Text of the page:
The entire automotive industry is moving towards electrification, and that includes supercar makers. Ferrari is no exception—even with its low-volume production, it's subject to the same emissions standards as everyone else. That's why Ferrari's future will be full of hybrids, according to the man in charge.
Ferrari CEO Sergio Marchionne that every Ferrari sold from 2019 on will be a hybrid of some sort. Marchionne's ultimate goal for Ferrari is to sell 10,000 cars per year by 2025, but hitting that production level will mean the supercar maker is no longer exempt from certain emissions and fuel economy regulations.
Marchionne didn't specify what sort of hybrid tech Ferrari would employ, only saying that the company will combine internal combustion and electrification to "yield additional performance." Ferrari first used this strategy with the LaFerrari hypercar (pictured above), which used a 161-hp electric motor to compliment a high-revving, 789-hp V12.
Earlier this year, we reported that Ferrari was granted a patent for a new modular chassis architecture for both front- and mid-engined hybrid cars. Ferrari also reportedly wants to use a naturally aspirated V12 in the successor to the current F12. Some sort of hybrid technology would no doubt improve on the current car's emissions and fuel economy, and perhaps help the new car surpass the current F12tdf's 770 horsepower.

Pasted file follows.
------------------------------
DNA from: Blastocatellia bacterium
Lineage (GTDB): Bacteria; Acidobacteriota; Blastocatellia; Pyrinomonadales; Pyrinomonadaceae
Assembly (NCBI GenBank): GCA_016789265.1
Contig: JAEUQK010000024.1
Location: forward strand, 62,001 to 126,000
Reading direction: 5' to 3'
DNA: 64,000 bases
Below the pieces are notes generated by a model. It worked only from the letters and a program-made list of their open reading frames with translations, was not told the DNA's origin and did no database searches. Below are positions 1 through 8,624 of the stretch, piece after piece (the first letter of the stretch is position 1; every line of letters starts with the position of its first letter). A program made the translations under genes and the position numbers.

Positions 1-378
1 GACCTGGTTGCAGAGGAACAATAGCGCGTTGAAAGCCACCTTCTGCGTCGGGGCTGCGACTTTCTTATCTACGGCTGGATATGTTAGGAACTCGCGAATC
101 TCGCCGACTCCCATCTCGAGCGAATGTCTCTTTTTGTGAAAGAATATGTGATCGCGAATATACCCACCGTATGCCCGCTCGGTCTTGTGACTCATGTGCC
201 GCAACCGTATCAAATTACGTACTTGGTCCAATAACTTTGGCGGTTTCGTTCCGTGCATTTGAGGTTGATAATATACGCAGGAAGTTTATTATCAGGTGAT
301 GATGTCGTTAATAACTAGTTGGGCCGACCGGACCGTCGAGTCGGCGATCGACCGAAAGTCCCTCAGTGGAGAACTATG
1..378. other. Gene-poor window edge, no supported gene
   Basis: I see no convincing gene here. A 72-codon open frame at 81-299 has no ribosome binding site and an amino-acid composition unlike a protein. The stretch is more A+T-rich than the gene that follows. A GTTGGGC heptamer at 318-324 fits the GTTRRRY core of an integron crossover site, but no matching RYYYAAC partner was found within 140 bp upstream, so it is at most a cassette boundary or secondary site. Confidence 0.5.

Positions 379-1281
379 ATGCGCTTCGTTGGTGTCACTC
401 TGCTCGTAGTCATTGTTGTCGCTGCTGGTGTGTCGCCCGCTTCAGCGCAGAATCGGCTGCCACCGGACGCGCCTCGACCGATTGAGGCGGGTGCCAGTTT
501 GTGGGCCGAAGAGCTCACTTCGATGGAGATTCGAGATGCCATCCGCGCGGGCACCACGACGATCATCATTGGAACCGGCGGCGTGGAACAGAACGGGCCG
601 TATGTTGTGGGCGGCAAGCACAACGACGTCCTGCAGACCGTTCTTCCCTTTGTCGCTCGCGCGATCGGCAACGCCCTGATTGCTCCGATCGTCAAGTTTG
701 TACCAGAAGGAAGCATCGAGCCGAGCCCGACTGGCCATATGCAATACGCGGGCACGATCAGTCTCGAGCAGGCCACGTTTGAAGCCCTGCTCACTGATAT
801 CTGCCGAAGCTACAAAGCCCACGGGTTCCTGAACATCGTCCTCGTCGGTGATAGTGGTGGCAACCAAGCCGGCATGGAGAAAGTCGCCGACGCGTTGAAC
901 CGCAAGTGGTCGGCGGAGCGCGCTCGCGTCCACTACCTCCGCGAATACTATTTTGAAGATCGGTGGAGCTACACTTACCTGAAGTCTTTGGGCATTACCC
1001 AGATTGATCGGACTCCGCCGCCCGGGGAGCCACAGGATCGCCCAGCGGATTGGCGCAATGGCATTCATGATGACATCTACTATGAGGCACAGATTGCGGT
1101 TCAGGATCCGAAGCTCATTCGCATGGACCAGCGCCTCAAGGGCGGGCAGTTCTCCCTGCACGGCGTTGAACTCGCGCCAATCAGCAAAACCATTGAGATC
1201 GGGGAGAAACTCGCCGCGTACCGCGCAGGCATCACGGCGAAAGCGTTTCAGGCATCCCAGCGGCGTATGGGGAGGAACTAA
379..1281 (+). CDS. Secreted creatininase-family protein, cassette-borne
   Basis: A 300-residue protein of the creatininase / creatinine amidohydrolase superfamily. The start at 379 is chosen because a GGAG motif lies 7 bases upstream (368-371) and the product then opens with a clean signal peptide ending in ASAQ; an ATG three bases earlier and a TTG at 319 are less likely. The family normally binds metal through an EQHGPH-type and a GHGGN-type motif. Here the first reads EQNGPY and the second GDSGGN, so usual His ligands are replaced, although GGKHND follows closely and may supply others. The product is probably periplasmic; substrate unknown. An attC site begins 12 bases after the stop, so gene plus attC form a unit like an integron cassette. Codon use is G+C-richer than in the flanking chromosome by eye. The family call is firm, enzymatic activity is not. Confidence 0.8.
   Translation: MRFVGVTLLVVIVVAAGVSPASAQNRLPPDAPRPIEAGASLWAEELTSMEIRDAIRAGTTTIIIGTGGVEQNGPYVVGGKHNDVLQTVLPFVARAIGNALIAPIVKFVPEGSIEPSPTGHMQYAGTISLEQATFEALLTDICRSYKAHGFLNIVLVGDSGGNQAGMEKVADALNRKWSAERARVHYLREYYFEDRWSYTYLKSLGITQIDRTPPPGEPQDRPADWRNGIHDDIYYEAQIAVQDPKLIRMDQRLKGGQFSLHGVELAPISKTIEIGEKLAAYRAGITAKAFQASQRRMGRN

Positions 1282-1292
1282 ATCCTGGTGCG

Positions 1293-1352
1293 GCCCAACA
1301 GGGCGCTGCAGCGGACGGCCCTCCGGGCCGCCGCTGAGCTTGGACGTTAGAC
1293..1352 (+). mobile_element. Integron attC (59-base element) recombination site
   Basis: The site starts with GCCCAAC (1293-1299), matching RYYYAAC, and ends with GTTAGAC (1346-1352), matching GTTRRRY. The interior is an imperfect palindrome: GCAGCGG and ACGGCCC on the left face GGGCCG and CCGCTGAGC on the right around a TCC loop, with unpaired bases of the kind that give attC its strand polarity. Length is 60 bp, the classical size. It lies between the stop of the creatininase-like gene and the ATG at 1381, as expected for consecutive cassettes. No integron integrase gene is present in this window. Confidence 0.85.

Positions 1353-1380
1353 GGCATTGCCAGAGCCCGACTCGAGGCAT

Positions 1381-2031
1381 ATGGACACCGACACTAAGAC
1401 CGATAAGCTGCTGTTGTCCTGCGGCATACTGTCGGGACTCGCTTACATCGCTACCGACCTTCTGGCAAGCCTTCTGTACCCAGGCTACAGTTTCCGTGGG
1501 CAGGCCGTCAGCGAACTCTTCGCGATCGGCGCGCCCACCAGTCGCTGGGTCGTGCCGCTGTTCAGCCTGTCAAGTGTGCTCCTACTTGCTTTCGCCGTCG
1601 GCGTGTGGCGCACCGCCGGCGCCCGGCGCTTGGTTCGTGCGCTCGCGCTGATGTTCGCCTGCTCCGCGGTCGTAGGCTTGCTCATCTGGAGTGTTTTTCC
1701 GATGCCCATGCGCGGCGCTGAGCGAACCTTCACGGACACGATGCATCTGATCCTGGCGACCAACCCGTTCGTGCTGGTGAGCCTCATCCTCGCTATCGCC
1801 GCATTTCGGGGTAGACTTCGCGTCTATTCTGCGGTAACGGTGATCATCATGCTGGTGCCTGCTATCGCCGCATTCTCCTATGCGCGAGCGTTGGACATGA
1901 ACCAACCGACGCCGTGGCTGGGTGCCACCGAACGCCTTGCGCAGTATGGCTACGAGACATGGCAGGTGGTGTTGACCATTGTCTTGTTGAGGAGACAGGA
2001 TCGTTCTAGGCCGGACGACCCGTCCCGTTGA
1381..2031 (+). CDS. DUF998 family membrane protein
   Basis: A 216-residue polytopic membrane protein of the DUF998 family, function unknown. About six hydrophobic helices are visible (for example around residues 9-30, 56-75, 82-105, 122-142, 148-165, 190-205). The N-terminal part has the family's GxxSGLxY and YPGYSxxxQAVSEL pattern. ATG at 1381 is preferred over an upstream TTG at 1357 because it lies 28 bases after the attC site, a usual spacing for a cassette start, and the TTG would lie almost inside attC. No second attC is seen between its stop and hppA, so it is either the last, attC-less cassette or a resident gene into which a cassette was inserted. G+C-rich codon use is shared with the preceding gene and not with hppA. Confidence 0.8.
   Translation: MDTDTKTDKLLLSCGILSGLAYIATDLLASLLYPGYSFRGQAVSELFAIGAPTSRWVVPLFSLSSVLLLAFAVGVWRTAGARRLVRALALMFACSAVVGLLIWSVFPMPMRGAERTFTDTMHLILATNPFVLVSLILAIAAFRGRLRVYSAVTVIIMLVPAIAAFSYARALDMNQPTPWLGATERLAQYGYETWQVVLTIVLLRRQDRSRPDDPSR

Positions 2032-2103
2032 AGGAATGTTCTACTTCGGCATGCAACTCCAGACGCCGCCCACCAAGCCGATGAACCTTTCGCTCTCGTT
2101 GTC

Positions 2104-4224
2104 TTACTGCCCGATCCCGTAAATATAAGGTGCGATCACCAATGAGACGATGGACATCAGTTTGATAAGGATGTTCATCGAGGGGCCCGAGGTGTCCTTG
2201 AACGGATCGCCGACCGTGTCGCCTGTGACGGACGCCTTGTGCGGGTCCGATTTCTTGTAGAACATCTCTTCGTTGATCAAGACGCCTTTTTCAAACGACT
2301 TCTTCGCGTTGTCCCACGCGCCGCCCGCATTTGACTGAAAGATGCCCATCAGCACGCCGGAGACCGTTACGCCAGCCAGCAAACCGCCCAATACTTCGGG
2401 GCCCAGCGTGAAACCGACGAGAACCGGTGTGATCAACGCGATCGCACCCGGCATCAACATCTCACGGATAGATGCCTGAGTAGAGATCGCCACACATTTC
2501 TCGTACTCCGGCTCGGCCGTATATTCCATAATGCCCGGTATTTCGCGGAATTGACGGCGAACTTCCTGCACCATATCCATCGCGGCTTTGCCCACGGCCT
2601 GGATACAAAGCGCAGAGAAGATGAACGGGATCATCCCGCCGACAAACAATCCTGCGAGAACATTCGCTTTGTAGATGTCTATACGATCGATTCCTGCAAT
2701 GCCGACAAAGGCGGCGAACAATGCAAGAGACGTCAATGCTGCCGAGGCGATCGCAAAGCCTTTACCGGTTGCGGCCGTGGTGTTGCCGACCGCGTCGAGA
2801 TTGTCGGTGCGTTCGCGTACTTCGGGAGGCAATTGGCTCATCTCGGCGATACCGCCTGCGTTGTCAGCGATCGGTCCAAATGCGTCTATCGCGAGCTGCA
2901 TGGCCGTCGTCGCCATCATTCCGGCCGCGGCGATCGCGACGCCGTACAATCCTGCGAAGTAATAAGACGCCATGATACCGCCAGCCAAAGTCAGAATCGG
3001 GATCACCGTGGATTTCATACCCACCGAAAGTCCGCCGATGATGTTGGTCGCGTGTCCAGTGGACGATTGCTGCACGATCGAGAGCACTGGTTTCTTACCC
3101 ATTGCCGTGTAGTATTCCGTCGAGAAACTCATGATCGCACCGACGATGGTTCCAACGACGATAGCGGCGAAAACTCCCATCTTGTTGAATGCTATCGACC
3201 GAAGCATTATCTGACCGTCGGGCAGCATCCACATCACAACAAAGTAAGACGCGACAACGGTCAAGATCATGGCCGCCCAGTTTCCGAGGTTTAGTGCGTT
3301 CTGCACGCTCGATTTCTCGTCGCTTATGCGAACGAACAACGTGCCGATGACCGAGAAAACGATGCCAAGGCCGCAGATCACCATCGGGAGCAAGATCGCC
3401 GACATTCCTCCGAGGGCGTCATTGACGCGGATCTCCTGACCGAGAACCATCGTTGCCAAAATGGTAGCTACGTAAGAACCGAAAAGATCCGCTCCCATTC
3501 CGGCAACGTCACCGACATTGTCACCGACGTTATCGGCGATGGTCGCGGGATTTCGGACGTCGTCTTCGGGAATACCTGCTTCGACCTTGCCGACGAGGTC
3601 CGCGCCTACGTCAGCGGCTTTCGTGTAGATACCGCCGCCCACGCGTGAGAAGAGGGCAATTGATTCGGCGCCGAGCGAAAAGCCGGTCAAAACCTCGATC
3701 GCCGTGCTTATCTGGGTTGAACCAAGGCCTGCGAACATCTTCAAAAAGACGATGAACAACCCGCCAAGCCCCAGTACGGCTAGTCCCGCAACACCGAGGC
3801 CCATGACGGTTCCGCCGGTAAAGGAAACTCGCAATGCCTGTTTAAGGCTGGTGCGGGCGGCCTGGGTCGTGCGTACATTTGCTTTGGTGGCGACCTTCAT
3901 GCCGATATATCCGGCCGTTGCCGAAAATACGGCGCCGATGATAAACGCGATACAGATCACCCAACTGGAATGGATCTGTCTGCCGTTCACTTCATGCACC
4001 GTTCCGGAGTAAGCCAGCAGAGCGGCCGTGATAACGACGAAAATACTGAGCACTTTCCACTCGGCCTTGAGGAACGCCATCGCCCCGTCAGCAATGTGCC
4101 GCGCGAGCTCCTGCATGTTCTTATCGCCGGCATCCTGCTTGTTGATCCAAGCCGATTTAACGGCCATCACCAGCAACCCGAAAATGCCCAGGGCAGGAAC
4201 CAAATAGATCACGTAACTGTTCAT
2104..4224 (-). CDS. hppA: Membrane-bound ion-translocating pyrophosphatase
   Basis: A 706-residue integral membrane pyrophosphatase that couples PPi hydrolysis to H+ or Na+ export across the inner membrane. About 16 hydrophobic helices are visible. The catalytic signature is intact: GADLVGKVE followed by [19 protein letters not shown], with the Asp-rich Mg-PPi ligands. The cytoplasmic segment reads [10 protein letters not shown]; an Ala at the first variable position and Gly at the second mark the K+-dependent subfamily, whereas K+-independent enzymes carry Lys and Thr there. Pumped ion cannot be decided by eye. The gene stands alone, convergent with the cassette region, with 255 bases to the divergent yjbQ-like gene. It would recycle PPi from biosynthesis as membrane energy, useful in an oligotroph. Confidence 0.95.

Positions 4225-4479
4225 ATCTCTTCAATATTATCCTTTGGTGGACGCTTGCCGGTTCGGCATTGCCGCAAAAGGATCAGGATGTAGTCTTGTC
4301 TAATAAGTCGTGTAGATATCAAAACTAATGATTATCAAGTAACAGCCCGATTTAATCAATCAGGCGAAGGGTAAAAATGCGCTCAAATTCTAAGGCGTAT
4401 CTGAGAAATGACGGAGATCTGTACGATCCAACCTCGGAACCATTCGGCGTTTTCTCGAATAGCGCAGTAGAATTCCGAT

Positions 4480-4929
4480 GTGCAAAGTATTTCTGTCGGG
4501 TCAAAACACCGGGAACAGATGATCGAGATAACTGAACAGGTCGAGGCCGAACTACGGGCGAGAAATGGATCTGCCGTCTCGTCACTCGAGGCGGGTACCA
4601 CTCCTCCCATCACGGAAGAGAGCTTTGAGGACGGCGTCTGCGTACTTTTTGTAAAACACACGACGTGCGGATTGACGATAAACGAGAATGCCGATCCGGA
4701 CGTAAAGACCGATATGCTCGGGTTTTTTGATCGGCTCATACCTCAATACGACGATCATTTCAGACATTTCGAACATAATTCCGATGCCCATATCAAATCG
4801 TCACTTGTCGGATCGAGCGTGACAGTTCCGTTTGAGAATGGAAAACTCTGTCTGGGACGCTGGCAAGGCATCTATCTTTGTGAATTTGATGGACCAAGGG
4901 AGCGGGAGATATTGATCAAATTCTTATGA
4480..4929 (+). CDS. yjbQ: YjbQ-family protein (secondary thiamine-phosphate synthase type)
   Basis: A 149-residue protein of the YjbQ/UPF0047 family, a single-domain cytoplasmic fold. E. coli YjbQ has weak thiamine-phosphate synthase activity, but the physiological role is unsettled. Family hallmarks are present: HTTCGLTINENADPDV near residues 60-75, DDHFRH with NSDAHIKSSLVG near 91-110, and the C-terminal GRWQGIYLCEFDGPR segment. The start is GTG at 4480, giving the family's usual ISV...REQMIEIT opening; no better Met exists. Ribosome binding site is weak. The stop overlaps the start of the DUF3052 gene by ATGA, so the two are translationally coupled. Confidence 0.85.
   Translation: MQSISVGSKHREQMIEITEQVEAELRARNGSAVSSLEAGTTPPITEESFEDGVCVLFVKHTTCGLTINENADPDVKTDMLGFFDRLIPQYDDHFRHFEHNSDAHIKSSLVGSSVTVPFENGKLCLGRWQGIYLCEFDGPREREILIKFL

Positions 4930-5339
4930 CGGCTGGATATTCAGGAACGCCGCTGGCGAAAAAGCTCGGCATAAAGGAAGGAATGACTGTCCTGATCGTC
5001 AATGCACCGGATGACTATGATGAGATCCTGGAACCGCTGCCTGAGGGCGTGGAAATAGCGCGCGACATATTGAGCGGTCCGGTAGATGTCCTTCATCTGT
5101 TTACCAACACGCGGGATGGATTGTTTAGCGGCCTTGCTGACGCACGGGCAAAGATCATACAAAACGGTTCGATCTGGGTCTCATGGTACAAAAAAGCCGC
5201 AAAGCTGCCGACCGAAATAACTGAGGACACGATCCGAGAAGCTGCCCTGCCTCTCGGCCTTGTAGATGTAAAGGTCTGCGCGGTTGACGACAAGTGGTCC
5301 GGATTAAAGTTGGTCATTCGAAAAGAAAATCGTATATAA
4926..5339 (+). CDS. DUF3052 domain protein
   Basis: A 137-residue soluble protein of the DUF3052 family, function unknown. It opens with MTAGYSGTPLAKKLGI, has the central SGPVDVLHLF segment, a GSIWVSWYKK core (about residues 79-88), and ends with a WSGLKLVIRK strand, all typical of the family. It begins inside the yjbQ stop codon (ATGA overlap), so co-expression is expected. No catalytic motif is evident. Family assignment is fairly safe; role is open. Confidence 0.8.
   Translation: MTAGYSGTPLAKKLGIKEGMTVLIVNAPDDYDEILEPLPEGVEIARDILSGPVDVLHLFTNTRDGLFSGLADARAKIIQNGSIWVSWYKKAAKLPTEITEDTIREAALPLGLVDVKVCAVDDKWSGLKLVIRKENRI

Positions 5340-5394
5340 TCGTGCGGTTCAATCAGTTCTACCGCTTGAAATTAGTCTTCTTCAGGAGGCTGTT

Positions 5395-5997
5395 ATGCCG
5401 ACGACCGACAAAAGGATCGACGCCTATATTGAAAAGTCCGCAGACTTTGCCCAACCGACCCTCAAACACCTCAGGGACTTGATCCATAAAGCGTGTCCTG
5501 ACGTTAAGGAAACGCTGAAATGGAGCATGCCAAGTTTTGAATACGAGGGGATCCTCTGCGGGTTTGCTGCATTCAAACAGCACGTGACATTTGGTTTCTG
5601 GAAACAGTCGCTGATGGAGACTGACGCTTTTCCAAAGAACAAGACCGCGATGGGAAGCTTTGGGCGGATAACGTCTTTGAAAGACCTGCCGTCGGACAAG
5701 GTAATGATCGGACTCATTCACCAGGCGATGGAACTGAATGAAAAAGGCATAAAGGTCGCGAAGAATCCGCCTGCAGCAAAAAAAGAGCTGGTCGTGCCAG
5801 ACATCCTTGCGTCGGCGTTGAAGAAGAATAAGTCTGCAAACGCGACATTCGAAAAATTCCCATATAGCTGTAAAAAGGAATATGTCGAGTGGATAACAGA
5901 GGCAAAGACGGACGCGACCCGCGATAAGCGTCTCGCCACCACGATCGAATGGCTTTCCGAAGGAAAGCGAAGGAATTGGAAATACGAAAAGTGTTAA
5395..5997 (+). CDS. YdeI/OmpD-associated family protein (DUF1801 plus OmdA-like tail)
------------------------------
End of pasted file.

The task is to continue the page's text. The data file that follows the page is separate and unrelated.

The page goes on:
, Marchionne says we can also expect an expanded Ferrari lineup with more cars focused on everyday use. Reuters cites the new, V8-powered GTC4Lusso T as an example of Ferrari's future direction. Could Marchionne's plan mean the long-awaited, entry-level Dino is on its way? We certainly hope so.
Given the performance of the LaFerrari–the quickest car we've ever tested–we have a feel for how excellent Ferrari hybrids can be. If electric motors can make Ferraris greener and quicker, it sounds like a win-win to us.